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Graney: 2nd-quarter drive illustrates Raiders’ victory

It covered 10 plays and 96 yards and 4:26 of the clock.

One second-quarter drive between the Raiders and Eagles on Sunday.

And it encompassed all that was good with the home team. How efficient an offensive performance it really was.

Forget the final margin. Folks, this was a beatdown.

The Raiders enter their bye week off the most impressive of results, a 33-22 whipping of Philadelphia at Allegiant Stadium.

Sure. It was early. But the Raiders took control with that long drive in the final minutes of the first half. Grabbed hold of the game and never let go.

How it unfolded

Play 1: Carr immediately moved the Raiders away from deep in their own end, hitting Bryan Edwards for a gain of 18.

This was Carr all day. He completed 31 of 34 for 323 yards with two scores and an interception. He hit 16 straight attempts at one point. There is cohesiveness, and this is how Carr and offensive coordinator Greg Olson are clicking with the latter calling plays.

“Derek has such a tremendous grasp of this offense, and we can all see the relationship he has with Greg,” interim coach Rich Bisaccia said. “We hope it continues.”

Play 2: Josh Jacobs rushes for 3 yards.

Jacobs was productive in the first 30 minutes, running for 29 yards on six carries and catching three balls for 39. But he missed the second half with a chest injury, apparently suffered on an 8-yard scoring run that capped this drive.

And yet The Joker stepped up as he did in a victory at Denver last week. More and more, we’re seeing why the Raiders bestowed Kenyan Drake (14 carries, 69 yards, one TD) $11 million guaranteed over two years.

Play 3: Carr to Henry Ruggs for 8 yards.

Carr hit nine players with passes.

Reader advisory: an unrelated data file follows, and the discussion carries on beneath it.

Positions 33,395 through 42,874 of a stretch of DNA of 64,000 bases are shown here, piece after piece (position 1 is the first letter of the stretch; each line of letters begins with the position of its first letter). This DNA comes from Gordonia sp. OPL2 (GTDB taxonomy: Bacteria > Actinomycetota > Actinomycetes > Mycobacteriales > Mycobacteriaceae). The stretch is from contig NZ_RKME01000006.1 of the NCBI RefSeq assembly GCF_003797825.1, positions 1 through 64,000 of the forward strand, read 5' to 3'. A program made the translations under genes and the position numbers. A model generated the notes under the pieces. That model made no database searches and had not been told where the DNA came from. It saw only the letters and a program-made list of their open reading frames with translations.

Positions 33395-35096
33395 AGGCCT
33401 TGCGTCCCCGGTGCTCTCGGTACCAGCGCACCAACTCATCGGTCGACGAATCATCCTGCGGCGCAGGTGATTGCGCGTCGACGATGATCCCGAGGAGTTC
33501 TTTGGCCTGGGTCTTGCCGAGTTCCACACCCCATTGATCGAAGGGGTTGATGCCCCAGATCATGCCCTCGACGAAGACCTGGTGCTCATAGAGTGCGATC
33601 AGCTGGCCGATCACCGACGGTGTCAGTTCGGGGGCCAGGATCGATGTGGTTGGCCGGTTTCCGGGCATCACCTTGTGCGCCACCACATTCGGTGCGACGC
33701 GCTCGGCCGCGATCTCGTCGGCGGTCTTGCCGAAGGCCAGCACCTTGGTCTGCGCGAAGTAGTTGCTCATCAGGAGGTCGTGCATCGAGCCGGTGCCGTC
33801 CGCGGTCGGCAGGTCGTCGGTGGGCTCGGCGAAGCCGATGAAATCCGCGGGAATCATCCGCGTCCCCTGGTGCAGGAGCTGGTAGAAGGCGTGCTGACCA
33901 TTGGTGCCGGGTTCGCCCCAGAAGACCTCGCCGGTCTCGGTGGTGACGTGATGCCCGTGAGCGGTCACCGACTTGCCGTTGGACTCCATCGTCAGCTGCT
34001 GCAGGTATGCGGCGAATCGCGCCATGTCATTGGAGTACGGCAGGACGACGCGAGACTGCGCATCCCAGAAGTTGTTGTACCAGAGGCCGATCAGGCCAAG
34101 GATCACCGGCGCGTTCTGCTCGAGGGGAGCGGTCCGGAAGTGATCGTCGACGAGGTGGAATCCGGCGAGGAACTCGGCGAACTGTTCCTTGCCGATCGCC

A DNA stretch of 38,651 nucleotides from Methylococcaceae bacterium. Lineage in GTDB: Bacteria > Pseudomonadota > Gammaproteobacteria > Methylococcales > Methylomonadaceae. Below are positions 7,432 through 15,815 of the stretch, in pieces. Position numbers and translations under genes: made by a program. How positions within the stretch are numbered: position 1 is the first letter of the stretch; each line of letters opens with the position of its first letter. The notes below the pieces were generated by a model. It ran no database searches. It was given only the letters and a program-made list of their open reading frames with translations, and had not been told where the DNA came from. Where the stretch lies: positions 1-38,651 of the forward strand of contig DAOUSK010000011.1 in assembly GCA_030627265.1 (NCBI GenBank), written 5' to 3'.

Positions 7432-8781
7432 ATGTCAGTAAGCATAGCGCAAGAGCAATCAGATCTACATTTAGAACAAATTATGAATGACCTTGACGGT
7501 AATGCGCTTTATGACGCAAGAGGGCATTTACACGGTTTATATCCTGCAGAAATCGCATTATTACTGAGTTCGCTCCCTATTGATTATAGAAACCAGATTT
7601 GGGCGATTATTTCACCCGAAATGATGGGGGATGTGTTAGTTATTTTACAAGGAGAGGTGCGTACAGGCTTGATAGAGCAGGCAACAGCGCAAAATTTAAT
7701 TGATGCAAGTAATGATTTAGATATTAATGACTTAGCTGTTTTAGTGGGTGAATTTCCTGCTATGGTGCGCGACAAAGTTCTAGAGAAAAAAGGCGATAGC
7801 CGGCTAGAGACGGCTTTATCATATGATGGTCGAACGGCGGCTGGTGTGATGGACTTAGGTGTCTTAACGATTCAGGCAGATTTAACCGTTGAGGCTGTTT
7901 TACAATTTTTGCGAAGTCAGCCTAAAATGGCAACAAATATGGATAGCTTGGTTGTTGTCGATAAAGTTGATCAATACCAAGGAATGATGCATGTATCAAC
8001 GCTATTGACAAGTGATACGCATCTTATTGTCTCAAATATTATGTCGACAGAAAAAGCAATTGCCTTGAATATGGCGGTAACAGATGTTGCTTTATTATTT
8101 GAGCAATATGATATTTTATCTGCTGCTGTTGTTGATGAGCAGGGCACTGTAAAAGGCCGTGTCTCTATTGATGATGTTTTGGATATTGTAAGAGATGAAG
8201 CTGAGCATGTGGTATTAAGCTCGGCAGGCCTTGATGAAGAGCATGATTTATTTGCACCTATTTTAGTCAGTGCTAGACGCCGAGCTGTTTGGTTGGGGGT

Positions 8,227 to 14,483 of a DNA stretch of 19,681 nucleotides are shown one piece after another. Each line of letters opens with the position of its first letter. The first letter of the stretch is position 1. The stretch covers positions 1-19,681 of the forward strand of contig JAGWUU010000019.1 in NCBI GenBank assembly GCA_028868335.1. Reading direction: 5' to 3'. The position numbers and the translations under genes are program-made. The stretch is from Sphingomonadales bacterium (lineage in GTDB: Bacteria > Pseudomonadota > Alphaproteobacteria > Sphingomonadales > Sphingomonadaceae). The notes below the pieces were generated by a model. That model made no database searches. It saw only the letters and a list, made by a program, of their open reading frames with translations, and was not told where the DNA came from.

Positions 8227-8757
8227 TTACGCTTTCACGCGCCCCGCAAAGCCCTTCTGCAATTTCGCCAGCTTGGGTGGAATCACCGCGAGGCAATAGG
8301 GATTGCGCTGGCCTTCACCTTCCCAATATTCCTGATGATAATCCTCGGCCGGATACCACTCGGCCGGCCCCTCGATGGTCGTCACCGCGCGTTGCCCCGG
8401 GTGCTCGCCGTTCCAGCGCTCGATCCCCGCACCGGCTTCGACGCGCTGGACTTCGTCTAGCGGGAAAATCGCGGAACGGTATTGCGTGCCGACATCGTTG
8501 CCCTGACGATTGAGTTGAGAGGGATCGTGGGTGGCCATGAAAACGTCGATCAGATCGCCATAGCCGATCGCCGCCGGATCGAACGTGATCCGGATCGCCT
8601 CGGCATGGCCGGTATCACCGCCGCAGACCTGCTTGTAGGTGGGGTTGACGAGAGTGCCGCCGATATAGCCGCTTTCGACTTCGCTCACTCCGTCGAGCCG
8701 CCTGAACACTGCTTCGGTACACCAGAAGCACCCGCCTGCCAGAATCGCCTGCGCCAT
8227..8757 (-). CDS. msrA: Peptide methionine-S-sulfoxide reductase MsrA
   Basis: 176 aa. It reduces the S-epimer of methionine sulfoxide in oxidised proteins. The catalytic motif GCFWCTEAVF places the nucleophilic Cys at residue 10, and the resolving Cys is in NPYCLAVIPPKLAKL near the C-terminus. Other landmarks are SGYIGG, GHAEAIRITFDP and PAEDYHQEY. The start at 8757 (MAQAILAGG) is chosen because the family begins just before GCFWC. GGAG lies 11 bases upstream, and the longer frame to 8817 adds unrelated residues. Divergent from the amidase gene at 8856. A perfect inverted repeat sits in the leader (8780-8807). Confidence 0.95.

Play 4: Jacobs rushes for 9 yards.

We pause here to credit what was — just a few weeks ago — a much maligned and criticized offensive line. Young. Injured. Underperforming. That same unit has not allowed a sack in six straight quarters. Carr was hit just twice Sunday. Clean pocket. Sparkling.

“We had fun out there,” tackle Kolton Miller said. “When you’re able to drive the ball down the field like that … awesome.”

Play 5: Carr to Hunter Renfrow for 10 yards.

Renfrow was again his unassuming self, catching seven balls for 58 yards off a team-high eight targets. Ho-hum, is right.

Play 6: Marcus Mariota rushes for 4 yards.

He lives! Mariota came in for one snap — his first since getting injured in the season opener — and went off right tackle on first-and-10.

Play 7: Carr to Ruggs for 10 yards.

“I can’t speak to their mindset, but when you get the ball on the (4-yard line), it’s a challenge to take the ball down the field and take the air out of their sails,” Carr said. “You get a first down and another and then it’s like, ‘Let’s go score.’ We had guys make good plays on that drive.”

Play 8: Carr to Jacobs on a screen pass for 6 yards.

Play 9: Carr to Jacobs for 20 yards.

If you’re going to drive 96 yards at any time, you’re going to need chunk plays. This was one. Jacobs took the short reception and made a lot out of a little.

Play 10: Jacobs around left end for an 8-yard score.

There it is

Raiders 14, Eagles 7. And yet so much more.

There it is. That’s the drive.

That’s the sort of precision and versatility and execution Carr and his teammates exhibited all afternoon. That’s when they grabbed hold of this game. The Raiders would score the game’s next 16 points and lead 30-7.

“Winning in the NFL is fun,” Carr said. “The last two weeks, we played all three phases of the game really well together. That’s the formula. That’s the winning recipe.”

Tell you what — drives such as this sure make for a leading ingredient.

Ed Graney is a Sigma Delta Chi Award winner for sports column writing and can be reached at egraney@reviewjournal.com or 702-383-4618. He can be heard on “The Press Box,” ESPN Radio 100.9 FM and 1100 AM, from 7 a.m. to 10 a.m.

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